Effects of intergroup similarity on intergroup relations

Sonia Roccas, Shalom H. Schwartz

Research output: Contribution to journalArticlepeer-review


We examined the impact of intergroup similarity on two aspects of intergroup relations. Drawing on social identity and belief congruence theory, we hypothesized that — at high levels of intergroup similarity — increasing similarity has dual, seemingly opposed effects: It increases ingroup favouritism in evaluations but also increases readiness for social contact with the outgroup. We further hypothesized that both effects are moderated by the strength of individuals' identification with their ingroup. Finally, we hypothesized that there is ingroup favouritism on dimensions relevant for defining the group, but outgroup favouritism on dimensions irrelevant for this purpose. One hundred and forty‐nine students from two prestigious high schools, who were assigned to one of three levels of manipulated similarity between their schools, evaluated both schools on dimensions relevant and irrelevant to the school context and expressed their readiness for social contact with the other school. Ingroup favouritism appeared on relevant dimensions and outgroup favouritism on irrelevant dimensions. As predicted, for those highly identified with their ingroup, intergroup similarity led to greater ingroup favouritism in evaluations on relevant dimensions but to increased readiness for outgroup social contact. Implications for interpreting inconsistent results of past research and for specifying conditions for intergroup bias are discussed.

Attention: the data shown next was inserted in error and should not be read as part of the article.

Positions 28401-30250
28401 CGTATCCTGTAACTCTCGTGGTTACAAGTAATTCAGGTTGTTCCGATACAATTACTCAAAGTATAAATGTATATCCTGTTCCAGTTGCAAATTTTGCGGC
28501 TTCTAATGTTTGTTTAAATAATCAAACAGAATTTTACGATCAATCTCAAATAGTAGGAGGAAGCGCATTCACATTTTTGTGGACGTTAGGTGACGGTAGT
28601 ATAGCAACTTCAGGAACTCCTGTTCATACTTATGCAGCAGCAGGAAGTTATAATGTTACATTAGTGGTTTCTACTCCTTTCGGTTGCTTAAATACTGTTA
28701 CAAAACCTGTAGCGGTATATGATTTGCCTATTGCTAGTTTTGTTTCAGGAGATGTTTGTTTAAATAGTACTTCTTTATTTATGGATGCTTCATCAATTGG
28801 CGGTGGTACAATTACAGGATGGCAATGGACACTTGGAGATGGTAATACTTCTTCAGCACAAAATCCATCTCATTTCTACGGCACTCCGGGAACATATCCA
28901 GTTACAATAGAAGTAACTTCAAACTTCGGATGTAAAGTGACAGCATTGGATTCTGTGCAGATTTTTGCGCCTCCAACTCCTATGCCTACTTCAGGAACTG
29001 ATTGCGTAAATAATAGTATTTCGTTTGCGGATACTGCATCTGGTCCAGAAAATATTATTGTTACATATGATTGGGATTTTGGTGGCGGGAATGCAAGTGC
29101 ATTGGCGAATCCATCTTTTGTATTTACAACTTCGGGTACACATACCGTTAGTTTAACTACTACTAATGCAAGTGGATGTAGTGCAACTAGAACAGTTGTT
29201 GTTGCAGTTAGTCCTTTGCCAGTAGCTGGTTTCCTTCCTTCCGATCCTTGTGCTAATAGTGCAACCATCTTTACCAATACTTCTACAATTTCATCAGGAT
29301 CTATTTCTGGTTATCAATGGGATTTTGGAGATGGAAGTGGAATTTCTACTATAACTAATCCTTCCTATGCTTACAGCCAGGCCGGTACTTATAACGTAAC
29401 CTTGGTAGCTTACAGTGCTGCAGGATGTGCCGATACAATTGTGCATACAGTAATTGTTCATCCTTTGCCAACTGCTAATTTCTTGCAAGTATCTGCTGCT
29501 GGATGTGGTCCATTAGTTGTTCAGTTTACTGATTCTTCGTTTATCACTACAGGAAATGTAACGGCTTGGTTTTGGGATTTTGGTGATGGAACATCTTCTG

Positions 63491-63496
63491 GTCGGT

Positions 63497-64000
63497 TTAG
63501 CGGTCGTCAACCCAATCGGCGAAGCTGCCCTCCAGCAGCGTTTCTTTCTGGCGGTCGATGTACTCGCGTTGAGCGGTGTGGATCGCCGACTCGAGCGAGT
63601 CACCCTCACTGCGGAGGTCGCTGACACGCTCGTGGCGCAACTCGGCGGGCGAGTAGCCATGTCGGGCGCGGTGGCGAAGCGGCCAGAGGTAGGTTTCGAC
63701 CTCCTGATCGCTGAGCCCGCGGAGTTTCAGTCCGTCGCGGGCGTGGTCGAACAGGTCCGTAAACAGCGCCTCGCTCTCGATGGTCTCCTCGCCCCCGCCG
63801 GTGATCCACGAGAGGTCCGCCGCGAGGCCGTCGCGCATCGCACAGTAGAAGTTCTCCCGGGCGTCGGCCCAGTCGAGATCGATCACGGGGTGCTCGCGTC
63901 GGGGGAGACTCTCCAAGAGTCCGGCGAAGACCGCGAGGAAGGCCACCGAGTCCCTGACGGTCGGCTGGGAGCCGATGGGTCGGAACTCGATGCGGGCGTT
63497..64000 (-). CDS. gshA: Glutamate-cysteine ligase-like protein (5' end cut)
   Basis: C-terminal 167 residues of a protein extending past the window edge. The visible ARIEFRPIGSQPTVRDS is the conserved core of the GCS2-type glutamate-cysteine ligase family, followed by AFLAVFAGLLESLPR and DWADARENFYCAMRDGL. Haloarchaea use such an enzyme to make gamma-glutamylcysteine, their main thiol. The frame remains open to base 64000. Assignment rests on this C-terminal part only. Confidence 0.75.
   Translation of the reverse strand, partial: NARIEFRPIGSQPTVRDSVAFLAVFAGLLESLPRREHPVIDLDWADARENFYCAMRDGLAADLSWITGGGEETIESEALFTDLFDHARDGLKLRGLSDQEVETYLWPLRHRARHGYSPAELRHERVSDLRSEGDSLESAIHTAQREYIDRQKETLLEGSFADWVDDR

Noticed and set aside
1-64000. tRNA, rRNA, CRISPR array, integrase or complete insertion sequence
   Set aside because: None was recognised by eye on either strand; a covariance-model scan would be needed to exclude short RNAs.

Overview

Original languageEnglish
Pages (from-to)581-595
Number of pages15
JournalEuropean Journal of Social Psychology
Issue number6
StatePublished - 1993
Externally publishedYes


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